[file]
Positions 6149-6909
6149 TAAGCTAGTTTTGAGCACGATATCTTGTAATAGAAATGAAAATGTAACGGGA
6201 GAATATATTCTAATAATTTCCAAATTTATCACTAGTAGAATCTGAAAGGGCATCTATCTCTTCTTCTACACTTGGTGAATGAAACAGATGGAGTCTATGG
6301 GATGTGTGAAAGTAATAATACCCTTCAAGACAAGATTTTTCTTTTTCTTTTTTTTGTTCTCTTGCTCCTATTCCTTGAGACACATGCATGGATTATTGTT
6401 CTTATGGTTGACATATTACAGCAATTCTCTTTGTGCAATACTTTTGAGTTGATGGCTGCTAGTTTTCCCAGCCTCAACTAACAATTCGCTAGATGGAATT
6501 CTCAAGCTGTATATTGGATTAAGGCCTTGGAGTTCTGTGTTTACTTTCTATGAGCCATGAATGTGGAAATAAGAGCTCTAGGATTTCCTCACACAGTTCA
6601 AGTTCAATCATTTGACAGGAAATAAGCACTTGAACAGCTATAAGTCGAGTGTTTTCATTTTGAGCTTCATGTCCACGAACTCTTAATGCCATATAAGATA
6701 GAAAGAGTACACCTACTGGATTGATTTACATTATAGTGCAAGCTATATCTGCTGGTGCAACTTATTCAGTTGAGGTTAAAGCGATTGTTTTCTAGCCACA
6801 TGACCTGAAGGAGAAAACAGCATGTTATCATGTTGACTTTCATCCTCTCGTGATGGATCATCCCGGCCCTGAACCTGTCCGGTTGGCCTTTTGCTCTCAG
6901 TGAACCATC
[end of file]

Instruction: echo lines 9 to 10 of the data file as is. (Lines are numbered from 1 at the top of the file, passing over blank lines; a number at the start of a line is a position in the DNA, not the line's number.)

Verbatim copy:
6801 TGACCTGAAGGAGAAAACAGCATGTTATCATGTTGACTTTCATCCTCTCGTGATGGATCATCCCGGCCCTGAACCTGTCCGGTTGGCCTTTTGCTCTCAG
6901 TGAACCATC